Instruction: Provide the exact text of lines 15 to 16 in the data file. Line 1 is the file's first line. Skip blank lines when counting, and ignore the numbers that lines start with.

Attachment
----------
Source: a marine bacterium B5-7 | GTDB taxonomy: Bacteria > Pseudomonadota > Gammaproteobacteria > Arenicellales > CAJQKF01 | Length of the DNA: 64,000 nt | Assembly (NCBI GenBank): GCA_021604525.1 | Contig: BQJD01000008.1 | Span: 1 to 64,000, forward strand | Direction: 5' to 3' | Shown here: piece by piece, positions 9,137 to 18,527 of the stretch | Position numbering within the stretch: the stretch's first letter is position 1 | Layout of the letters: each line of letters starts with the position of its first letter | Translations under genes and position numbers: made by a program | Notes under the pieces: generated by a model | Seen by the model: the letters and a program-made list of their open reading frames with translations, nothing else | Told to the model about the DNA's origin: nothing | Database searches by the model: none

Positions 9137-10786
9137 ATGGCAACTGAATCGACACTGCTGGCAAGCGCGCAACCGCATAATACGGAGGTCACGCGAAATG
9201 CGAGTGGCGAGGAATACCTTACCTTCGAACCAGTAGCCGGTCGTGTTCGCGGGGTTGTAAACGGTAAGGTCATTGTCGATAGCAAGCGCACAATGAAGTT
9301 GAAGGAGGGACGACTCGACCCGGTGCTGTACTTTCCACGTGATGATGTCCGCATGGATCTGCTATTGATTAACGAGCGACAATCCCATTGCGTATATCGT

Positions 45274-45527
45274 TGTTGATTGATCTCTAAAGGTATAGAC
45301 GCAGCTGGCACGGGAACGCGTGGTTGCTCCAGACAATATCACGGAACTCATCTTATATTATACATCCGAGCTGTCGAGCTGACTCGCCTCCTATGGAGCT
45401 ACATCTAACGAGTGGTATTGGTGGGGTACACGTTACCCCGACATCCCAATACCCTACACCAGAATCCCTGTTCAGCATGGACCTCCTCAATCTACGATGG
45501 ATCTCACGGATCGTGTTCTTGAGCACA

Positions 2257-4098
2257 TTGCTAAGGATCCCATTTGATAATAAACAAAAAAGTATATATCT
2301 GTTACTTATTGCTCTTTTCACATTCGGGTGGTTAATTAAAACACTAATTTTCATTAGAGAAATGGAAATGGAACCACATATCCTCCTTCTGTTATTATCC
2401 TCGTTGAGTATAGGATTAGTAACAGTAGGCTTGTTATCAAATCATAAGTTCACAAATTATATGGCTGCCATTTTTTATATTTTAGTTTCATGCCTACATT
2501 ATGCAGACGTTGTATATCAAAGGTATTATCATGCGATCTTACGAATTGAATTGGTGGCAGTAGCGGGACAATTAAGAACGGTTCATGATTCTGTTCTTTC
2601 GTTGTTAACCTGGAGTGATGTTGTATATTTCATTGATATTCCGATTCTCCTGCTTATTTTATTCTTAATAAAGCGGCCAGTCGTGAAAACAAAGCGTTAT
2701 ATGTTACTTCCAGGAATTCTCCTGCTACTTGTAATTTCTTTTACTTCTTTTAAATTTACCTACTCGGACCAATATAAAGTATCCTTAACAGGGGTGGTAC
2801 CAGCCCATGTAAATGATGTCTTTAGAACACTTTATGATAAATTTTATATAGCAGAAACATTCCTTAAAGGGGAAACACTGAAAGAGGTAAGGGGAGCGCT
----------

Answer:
2501 ATGCAGACGTTGTATATCAAAGGTATTATCATGCGATCTTACGAATTGAATTGGTGGCAGTAGCGGGACAATTAAGAACGGTTCATGATTCTGTTCTTTC
2601 GTTGTTAACCTGGAGTGATGTTGTATATTTCATTGATATTCCGATTCTCCTGCTTATTTTATTCTTAATAAAGCGGCCAGTCGTGAAAACAAAGCGTTAT